It is well known that a disproportionate number of plant collectors for the Royal Botanic Gardens, Kew in the late 18th and 19th centuries were Scottish gardeners. Another important source of plants for Kew in its early days were the specialist London plant nurseries that were run by Scots. Less well known is the preponderance of Scots found in other areas of Kew’s work – gardeners in charge of the botanic garden, curators of various departments and gardeners who transferred to colonial botanic gardens. This Scottish phenomenon was not unique to Kew: it was found in other botanical and non-botanical institutions in London and the provinces. This paper charts the extent of the phenomenon and, on the basis of 18th- and 19th-century sources, analyses its causes.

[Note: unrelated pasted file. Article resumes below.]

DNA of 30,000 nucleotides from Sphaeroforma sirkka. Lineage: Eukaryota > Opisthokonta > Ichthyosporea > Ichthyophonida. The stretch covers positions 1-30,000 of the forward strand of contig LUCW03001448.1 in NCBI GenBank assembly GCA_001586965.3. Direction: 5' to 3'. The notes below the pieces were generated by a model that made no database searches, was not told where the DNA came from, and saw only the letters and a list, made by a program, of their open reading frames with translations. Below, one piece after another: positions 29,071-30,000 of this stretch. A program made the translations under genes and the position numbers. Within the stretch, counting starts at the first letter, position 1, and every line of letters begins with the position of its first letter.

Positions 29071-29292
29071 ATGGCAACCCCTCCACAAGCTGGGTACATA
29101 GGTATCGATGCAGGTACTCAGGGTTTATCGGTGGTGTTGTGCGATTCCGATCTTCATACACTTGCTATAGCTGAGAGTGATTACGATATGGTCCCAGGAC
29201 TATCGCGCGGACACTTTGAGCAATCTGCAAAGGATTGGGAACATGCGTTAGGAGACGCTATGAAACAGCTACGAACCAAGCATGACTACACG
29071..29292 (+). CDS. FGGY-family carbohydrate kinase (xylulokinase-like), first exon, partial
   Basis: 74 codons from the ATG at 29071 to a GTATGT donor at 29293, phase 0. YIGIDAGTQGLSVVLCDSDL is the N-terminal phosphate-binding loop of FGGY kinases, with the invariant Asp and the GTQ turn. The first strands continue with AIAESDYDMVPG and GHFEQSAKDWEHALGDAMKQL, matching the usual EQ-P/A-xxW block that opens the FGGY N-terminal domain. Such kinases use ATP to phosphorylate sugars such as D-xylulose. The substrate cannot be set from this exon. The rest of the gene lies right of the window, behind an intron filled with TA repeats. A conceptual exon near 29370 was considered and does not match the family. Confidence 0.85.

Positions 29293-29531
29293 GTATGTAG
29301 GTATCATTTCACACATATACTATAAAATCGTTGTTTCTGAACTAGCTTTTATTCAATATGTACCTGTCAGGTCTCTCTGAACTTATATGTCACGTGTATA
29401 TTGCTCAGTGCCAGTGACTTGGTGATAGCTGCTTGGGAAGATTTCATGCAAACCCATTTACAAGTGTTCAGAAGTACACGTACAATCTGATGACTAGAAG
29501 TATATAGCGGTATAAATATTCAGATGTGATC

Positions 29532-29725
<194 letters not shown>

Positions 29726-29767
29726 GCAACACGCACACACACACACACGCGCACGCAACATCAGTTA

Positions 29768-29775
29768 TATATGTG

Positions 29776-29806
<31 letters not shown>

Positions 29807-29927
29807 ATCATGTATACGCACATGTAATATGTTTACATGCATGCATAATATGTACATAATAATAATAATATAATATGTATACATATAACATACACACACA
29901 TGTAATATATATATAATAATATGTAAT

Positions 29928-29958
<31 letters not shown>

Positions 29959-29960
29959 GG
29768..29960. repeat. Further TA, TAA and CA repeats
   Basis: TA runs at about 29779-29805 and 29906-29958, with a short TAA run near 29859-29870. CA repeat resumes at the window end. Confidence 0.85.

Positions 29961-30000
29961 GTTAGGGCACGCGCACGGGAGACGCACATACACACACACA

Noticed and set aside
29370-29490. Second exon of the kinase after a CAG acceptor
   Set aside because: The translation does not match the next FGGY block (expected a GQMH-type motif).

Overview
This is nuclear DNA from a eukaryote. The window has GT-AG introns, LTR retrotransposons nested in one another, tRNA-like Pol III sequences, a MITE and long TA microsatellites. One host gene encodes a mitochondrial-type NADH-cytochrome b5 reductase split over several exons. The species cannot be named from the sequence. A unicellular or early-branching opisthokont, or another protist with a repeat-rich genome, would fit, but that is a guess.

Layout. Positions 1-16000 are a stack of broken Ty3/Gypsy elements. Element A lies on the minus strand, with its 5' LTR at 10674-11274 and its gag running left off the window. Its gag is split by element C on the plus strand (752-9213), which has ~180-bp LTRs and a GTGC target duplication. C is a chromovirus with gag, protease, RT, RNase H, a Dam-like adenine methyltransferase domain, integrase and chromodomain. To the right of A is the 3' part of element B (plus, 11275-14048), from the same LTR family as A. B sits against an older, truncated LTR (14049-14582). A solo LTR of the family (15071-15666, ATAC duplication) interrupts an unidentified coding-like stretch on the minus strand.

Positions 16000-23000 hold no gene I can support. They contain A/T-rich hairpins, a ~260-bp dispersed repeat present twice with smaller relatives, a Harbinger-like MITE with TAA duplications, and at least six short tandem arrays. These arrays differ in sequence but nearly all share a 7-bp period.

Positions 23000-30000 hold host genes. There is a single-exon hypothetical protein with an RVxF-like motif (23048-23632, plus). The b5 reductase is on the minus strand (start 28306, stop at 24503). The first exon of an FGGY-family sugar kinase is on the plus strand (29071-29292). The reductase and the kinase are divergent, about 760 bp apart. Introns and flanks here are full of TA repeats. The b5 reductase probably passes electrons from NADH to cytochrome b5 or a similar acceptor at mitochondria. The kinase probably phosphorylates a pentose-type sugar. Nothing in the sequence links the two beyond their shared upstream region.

AI-powered Research feed
Round-ups are the summaries of handpicked papers around trending topics published every week. These would enable you to scan through a collection of papers and decide if the paper is relevant to you before actually investing time into reading it.
Climate change Research Articles published between Jan 03, 2022 to Jan 09, 2022
Jan 10, 2022
Articles Included: 3
Human African trypanosomiasis is a vector-borne tropical disease of African origin. Due to human migration and climate change, the disease might prese...Read More